Book Review for NPJ by Sue DeGregorio-Rosen, RN, CLNC, Contributing Editor
“Nature is so powerful, so strong. Capturing its essence is not easy – your work becomes a dance with light and the weather. It takes you to a place within yourself. “ Annie Leibovitz
Compelling and engaging to say the least. This is the story of my favorite photographer who climbed her way to becoming a remarkable and acclaimed icon. Leibovitz started out working for Rolling Stone magazine, an independent minded, upstart ragduring the late 1960’s and through the 1970’s that was published in San Francisco, and I was a fan. I was all about the world of rock n’ roll, but that’s another story for another time.
This book is written chronologically. Introduced by Ms. Leibovitz about Ms. Leibovitz, herself. She grew up in a large family that was accustomed to moving from place to place. Annie’s father was a career Air Force Officer, living on or near several different air force bases. While visiting her family in Japan, Annie picked up a camera, a Minolta SRT-101, and climbed Mt. Fuji. And there we have it, her first venture into the world of photography. That adventure appeared to have opened her eyes and look through a lens. As a third=year student that majored in painting at the San Francisco Art Institute she began taking various workshops and night classes in photography. Shortly after her pictures began to splash the pages of Rolling Stone.
She takes us with her as she finds her purpose in the art and skill of photography, investing her talent while creating history with her documentation of the anti war rallies in both San Francisco and Berkely, CA. Eventually one of those same pictures appeared on a June cover of Rolling Stone. That December, she accompanied Jann Wenner to New York City ( Jann Simon Wenner is an American magazine magnate and is the co-founder and publisher of the popular culture magazine Rolling Stone) who was interviewing John Lennon where she took one of his most famous portraits that appeared on the cover of Rolling Stone. Annie knew very little about rock n’ roll and the world she was about to embark on.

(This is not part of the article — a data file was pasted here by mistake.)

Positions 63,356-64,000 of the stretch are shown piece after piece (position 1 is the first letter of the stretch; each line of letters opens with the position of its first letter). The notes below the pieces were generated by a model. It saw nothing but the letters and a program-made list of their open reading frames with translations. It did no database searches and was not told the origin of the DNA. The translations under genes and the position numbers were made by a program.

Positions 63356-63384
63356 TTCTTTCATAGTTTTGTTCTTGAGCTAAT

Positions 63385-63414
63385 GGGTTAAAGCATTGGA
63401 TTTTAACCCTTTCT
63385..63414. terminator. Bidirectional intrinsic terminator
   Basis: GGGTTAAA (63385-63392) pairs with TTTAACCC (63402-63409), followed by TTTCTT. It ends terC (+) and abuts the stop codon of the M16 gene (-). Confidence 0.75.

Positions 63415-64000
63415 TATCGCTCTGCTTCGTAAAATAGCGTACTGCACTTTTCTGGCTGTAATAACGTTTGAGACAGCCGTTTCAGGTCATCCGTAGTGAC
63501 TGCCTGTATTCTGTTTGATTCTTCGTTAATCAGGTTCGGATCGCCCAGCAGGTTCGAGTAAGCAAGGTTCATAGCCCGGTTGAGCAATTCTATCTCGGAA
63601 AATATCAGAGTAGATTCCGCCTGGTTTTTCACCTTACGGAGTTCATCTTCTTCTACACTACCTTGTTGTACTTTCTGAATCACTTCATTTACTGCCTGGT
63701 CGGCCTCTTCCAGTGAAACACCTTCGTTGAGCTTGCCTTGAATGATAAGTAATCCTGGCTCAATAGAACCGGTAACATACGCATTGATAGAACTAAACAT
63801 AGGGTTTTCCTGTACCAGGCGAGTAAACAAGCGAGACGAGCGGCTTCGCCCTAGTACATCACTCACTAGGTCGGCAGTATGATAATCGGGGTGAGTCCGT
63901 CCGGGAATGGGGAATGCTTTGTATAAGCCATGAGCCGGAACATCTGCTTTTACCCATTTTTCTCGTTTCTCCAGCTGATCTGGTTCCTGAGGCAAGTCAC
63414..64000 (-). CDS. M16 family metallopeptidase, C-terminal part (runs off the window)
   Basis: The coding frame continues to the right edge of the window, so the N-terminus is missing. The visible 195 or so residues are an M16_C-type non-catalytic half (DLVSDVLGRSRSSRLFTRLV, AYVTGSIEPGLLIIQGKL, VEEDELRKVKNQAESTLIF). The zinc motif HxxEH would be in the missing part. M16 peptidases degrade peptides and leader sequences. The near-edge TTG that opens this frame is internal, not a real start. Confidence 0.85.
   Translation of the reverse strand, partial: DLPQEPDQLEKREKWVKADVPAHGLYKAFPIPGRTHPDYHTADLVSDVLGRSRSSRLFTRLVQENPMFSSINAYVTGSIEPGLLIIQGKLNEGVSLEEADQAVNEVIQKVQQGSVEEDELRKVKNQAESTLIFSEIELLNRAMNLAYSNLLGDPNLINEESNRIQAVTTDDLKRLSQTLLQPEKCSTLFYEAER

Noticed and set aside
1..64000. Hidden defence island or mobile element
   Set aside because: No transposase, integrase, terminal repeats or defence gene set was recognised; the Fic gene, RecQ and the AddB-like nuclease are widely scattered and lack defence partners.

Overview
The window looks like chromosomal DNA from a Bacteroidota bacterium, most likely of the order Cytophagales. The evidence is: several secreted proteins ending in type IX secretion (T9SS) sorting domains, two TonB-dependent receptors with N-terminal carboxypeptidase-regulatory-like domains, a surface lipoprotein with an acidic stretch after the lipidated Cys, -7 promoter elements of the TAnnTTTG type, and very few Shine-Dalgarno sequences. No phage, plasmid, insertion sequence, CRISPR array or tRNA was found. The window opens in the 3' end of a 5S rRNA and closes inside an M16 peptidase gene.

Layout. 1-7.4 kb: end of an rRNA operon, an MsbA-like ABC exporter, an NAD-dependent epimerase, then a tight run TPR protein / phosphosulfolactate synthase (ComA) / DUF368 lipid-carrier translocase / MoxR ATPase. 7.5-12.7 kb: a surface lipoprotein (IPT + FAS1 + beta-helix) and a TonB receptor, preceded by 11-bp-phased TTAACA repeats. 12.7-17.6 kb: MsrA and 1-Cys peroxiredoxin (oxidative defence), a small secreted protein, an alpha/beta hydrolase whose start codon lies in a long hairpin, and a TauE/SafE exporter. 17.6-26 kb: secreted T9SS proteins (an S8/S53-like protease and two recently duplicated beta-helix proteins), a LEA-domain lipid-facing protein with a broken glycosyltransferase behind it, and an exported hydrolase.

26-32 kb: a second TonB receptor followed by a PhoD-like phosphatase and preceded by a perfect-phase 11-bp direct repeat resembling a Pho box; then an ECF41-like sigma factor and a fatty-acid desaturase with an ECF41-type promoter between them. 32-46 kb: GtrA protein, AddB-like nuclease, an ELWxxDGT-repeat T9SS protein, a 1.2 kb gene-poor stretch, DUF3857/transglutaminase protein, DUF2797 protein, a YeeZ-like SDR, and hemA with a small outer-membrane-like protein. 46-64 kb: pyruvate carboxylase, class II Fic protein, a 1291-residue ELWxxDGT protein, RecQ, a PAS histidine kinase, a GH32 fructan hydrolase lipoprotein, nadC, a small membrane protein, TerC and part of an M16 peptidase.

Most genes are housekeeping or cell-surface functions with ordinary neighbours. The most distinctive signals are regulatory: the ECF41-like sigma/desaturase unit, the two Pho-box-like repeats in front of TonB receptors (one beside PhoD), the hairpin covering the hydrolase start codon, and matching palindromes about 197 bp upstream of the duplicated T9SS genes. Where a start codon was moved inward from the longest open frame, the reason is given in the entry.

In 1973, she was named as “chief photographer” of that same magazine. She went on tour with The Rolling Stones. She photographed Richard Nixon’s resignation.
Annie resigned from the magazine, and in 1983 became the very first contributing photographer for the new Vanity Fair. From there her career continued to escalate. Now, that’s an interesting beginning if you like photography, as much as I do. Anyone who knows anything about photography knows who Annie Leibovitz is.
Her work is and has been exciting and interesting. In 2007 Ms. Leibovitz was commissioned to take the official portrait of Queen Elizabeth.
As a talented and gifted photographer, she learned the art of collaboration with her performance art and subjects. That’s what makes her so unique. She magnifies and brings life to her work. Annie tells us it’s a photo session. As she is studied and prepared, you will follow her through her journey from the early years at Rolling Stone to the year 2008.
Annie Leibovitz is a creative artist, and if you love photography as I do, she is an extraordinary maven in the field of images.